The Islamic State (IS) released a video showing the beheading the 21 Egyptian Christians it kidnapped in Libya in January 2015. The video showed fighters beheading the prisoners in line on the beach and, after statements from the fighter, showed red-stained waves crashing into the beach.
There is a great deal of recent news from Syria, most of it bad. But first, the one bright spot: Kobani, a large city on the border with Turkey that has been under siege by the Islamic State (IS) for several months, has been liberated. A combination of U.S. airstrikes and Kurdish boots on the ground forced IS forces to abandon their attempt to take the city, although not before murdering hundreds (if not thousands) and forcing hundreds of thousands of Syrian Kurds to flee into Turkey.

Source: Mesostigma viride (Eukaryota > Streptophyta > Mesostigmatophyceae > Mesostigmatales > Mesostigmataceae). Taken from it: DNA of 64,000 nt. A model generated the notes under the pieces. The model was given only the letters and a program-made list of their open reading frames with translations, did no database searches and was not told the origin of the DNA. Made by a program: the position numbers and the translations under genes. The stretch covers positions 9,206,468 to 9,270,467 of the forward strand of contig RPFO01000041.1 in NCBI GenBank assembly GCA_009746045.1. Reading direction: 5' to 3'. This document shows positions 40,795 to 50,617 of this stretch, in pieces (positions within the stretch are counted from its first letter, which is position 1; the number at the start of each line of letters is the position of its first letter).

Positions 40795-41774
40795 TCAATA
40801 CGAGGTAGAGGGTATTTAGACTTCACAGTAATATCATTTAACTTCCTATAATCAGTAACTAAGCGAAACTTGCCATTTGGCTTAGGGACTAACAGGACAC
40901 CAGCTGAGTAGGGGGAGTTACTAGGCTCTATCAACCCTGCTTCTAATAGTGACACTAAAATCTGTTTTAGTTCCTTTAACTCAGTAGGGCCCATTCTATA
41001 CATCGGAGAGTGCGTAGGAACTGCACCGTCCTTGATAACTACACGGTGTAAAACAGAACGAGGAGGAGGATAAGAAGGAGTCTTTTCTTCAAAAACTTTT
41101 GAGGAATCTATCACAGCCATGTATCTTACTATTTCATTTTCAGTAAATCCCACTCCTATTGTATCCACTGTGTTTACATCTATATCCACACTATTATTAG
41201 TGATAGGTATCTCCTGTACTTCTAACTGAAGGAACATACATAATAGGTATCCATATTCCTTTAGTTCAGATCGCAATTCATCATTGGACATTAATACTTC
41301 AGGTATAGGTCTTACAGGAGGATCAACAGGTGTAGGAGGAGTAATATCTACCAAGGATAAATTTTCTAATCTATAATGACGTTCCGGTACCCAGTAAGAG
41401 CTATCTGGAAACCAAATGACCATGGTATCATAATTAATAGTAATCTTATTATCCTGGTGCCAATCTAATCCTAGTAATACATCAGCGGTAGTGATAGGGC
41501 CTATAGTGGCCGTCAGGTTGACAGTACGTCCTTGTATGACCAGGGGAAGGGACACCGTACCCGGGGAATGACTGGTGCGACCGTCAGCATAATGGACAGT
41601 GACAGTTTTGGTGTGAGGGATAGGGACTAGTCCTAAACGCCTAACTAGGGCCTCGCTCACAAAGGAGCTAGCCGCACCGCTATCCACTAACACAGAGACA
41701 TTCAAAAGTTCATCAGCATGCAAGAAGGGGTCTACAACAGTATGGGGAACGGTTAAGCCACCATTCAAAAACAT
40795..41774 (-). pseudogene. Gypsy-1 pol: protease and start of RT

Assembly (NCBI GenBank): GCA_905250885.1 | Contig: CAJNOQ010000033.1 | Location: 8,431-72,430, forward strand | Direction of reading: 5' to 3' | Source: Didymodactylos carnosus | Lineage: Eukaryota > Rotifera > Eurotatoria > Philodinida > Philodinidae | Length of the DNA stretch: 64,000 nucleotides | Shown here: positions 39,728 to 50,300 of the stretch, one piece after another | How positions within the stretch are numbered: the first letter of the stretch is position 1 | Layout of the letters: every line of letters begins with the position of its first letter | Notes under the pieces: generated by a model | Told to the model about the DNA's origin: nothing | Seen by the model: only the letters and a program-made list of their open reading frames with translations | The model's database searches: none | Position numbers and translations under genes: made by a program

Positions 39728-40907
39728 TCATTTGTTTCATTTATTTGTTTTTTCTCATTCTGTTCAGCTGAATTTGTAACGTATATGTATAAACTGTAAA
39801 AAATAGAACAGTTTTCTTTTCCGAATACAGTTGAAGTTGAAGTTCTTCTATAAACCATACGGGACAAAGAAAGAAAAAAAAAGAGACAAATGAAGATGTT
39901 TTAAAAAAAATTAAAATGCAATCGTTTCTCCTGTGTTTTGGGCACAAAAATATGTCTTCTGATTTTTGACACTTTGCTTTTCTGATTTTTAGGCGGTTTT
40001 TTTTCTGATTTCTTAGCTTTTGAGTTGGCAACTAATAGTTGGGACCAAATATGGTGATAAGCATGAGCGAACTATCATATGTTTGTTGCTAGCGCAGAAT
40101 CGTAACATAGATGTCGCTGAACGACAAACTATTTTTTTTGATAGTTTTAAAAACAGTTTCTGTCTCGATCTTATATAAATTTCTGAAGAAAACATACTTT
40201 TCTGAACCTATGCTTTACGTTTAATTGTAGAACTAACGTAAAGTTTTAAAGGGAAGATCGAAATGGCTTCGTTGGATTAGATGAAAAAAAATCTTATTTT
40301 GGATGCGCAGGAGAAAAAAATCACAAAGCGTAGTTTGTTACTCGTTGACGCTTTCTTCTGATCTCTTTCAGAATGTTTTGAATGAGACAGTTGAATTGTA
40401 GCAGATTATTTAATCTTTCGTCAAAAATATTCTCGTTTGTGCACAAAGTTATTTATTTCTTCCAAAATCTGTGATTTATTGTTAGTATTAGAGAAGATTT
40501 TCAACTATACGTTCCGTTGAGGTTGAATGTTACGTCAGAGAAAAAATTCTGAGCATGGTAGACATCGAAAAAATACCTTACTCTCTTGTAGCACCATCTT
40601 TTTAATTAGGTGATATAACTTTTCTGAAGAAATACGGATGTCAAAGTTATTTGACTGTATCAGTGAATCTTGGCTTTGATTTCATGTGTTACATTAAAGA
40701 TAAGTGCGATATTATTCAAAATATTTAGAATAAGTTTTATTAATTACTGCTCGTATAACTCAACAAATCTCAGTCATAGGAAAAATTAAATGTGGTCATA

The speculation that Craig Hicks, who killed three Muslim college students in Chapel Hill, NC on February 10, 2015, may have done so out of anti-religious motivation highlights the dangerous but under-examined threat of domestic terrorism.
Take away the media group watermarks, and mute the spoken anti-Western propaganda, and the Islamic State's (IS) most recent video featuring John Cantlie might look more like a VICE News story: a brave, skinny jean-wearing journalist documenting a rubble-covered warzone. The video, titled "From Inside Aleppo," marks yet another step in one of history's most bizarre climbs to superstardom. In a matter of months, Cantlie, whom IS had originally intended to be a conduit into Western discourse, has surprised both himself and his captors by becoming a champion of the jihadist movement.